Much of Galt’s fiction draws from the west of Scotland where he spent his youth. It appears he was a sickly child and spent much of his time soaking up local and traditional tales. Such apparent idleness was well spent as he developed his gift for storytelling and ear for regional dialect. Some of his later novels were set in North America, of which he had personal experience, and were amongst the first to be located there. Despite critical literary success, Galt also had business aspirations and a profound desire to go to Canada. After becoming actively involved in political campaigning on behalf of the colony, off he sailed, in 1826. For two years, he devoted himself to developing the virgin territories of the colony, founding the townships of Guelph and Goderich. Unfortunately, he fell foul of bureaucracy and eventually he had to return to the United Kingdom, which he did in 1829, under charges of debt. He was imprisoned for a while, but afterwards, he happily returned to writing and the aforementioned political novels, drawing on his experiences – from a rich and varied well.
‘The Annals’ is Galt’s masterpiece of small-town Scottish life, an insightful character portrait and a wonderful, humorous observation of social change, coloured by local trivia. It is described in a review of the ‘100 Best Scottish Books of all Time’ as “more beautifully coloured than anything by Walter Scott.” The story is narrated by the simple, if rather worldly and vain, Reverend Micah Balwhidder, a Presbyterian minister in the Ayrshire town of Dalmailing. It spans the time of Burns and the Industrial Revolution, and charts this turbulent period of economic and social change through a rare vernacular beauty. Its characters, such as Mr Macskipnish, the owner of the dance school at Irville, are reminiscent of Dickens – except Galt was a predecessor.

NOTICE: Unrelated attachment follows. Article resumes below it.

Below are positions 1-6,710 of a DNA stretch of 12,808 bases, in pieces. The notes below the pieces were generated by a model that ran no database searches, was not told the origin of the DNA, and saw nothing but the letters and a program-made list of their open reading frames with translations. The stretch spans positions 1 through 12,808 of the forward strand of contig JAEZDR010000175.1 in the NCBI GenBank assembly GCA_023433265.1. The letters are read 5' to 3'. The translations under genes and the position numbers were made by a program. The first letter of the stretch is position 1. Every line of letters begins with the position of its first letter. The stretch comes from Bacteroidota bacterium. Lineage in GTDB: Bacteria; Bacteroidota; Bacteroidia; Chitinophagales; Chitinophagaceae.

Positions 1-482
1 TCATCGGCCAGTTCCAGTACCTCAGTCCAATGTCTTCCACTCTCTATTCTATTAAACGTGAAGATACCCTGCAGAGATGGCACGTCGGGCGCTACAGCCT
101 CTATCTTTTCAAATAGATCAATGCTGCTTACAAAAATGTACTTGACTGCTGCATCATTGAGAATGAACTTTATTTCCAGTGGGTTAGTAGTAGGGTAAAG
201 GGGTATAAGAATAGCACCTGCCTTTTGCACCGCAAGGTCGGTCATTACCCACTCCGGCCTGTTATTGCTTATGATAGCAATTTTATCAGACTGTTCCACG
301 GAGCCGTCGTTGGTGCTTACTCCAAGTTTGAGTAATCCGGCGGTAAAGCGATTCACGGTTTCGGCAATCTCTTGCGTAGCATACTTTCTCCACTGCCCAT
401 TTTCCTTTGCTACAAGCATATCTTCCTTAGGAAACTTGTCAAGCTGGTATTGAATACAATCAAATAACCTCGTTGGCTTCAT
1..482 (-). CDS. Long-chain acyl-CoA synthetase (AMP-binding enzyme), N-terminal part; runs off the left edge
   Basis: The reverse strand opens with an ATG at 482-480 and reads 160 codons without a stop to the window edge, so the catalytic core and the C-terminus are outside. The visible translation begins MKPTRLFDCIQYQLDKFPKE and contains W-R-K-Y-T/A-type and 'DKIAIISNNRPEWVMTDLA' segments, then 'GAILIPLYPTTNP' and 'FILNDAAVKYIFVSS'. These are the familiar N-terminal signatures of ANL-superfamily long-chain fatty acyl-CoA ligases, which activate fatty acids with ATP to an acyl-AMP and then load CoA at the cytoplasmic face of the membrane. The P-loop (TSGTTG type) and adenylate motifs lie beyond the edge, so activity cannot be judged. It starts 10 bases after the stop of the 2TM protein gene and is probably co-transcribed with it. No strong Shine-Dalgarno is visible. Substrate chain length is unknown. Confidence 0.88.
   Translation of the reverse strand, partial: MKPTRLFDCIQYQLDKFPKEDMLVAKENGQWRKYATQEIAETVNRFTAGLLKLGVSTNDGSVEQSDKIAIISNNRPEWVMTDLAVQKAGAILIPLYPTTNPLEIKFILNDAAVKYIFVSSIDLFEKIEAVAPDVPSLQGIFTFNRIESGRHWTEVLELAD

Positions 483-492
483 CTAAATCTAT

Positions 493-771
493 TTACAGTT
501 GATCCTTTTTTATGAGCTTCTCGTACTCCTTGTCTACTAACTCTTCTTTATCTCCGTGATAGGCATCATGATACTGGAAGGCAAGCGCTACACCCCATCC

If history was taught in schools by making pupils read books like ‘The Annals’ they wouldn’t find topics like the industrial revolution so dull an uninteresting. When you think about it, history is happening as we speak, and that’s the beauty of the book, history unfolds as the characters tell their stories. The combination of historical accuracy alongside sociological insight led Galt’s contemporary critic, John Wilson, to say, “(it was) not a book but a fact” – quite a compliment for a novel.
Another book worth looking up is ‘Ringan Gilhaize’, which was described by Sir George Douglas as “a neglected masterpiece”. In this novel, Galt addressed the psychology of the Scottish race and the tragedy of its then recent history involving the likes of the Covenanters. It deals with the themes of community, loyalty, religious and legal justice and violence as a begetter of violence. Those themes, which are just as prevalent and topical today, show that history continues to repeat itself; we just have a different technological and economic environment in which to play them out.
In his later years, Galt suffered a stroke, but he continued writing up until his death, which occurred on the 11th of April, 1839. He was buried in Greenock.